Concerns over height and density of plans for Shoreham harbour

Shoreham Society member Gerry Thompson, chairman Gerard Rosenberg and vice chairman Jenny Towler
Shoreham Society member Gerry Thompson, chairman Gerard Rosenberg and vice chairman Jenny Towler

Concerns over the height and density of developments proposed at Shoreham Harbour have been highlighted.

The Shoreham Harbour Joint Action Plan, an ambitious 15-year plan to regenerate the area, which could see 1,400 homes built, is now available for public viewing at the Shoreham Centre until December 22.

The Shoreham Society has welcomed the proposal for the brownfield area but said ‘a few serious questions’ needed to be addressed.

The society said that while a general height limit of five storeys has been imposed at the site, the plan also states that this could be exceeded – but does not specify by how much.

“We would like more precision as to what is an acceptable storey height,” a society spokesman said.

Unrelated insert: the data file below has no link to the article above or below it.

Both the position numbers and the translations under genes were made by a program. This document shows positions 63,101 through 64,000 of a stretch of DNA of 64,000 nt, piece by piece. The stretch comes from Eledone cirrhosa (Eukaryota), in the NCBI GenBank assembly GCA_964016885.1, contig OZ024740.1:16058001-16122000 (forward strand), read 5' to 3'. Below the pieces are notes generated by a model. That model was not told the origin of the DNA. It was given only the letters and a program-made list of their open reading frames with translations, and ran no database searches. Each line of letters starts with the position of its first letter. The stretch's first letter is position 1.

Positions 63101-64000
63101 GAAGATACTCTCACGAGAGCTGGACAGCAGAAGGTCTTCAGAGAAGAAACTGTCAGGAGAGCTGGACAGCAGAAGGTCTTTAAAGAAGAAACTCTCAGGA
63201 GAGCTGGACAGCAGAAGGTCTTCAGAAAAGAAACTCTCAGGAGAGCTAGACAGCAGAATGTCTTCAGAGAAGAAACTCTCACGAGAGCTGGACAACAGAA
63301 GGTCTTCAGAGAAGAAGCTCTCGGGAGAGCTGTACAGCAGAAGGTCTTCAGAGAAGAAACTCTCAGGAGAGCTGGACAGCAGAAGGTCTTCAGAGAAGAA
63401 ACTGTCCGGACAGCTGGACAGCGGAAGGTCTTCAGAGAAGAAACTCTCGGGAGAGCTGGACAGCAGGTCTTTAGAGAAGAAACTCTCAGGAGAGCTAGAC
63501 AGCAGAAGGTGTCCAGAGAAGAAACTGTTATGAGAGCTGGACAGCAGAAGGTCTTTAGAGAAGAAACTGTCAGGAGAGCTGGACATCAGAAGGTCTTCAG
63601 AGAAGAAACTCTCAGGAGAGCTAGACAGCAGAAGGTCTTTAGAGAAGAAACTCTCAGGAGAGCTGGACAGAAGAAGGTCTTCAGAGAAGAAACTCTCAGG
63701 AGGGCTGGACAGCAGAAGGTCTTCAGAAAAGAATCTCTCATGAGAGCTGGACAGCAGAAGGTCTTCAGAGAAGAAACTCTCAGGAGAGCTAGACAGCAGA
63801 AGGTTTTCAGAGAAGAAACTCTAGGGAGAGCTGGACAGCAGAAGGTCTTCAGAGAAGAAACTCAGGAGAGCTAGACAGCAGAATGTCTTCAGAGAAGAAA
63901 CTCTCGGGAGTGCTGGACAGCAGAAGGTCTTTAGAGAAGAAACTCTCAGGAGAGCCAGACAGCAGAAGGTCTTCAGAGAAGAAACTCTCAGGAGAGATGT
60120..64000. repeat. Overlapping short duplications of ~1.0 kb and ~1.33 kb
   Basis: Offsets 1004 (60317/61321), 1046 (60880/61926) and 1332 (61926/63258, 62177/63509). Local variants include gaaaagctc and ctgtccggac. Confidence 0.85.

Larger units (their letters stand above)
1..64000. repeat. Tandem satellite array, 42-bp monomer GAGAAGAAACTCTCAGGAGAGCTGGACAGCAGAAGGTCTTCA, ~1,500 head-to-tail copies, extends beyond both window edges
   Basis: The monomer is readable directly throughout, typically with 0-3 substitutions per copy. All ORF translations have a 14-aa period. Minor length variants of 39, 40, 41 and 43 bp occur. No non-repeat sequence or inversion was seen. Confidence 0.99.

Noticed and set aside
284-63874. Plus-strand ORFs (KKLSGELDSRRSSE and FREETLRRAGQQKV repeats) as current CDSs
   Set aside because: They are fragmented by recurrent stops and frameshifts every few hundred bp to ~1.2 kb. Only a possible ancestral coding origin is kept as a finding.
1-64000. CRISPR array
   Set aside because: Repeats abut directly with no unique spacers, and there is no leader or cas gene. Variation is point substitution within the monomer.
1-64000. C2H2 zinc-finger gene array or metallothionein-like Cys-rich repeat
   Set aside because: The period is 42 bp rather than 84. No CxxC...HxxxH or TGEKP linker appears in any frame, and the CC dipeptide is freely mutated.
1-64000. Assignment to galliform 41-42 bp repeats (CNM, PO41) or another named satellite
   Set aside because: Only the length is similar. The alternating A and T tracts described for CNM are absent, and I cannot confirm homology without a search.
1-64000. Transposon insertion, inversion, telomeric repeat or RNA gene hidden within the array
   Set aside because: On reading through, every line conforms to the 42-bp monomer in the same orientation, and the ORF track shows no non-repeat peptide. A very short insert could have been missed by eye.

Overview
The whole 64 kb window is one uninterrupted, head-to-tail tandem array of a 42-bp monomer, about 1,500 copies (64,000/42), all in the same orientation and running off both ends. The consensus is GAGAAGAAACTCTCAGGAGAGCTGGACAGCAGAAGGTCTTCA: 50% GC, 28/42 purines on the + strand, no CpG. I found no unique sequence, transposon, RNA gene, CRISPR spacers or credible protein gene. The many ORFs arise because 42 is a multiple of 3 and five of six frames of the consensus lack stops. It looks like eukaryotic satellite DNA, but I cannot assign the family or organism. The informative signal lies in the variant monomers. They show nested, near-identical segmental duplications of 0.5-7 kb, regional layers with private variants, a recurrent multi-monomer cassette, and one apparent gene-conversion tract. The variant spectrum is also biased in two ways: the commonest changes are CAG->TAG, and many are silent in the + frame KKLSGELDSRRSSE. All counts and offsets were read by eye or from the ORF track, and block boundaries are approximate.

The group also points out the majority of the housing units – 1,100 out of the 1,400 – are planned within the Western Harbour Arm in Adur, though this area represents just one of seven zones to be developed.

The spokesman said: “Because of the waterfront location, this is likely to mean luxury riverside flats – which will draw more people into Shoreham, rather than housing those already here and who are in need of low cost housing.”

Joss Loader, leader of the Shoreham Beach Residents’ Association, agreed and said: “Shoreham is crying out for social and affordable family housing.

“The argument that people will downsize and free up expensive family homes just doesn’t address this local need.”

She said the residents’ association was ‘fully in favour’ of developing brownfield sites rather than the green gap and said many residents would rather look at ‘low-rise housing than the scrapyard, aggregate plants and other operators currently creating noise and dust’.

But she said there were ‘long-running concerns’ about the ‘huge burden’ 1,400 new homes would put on roads, NHS and public services.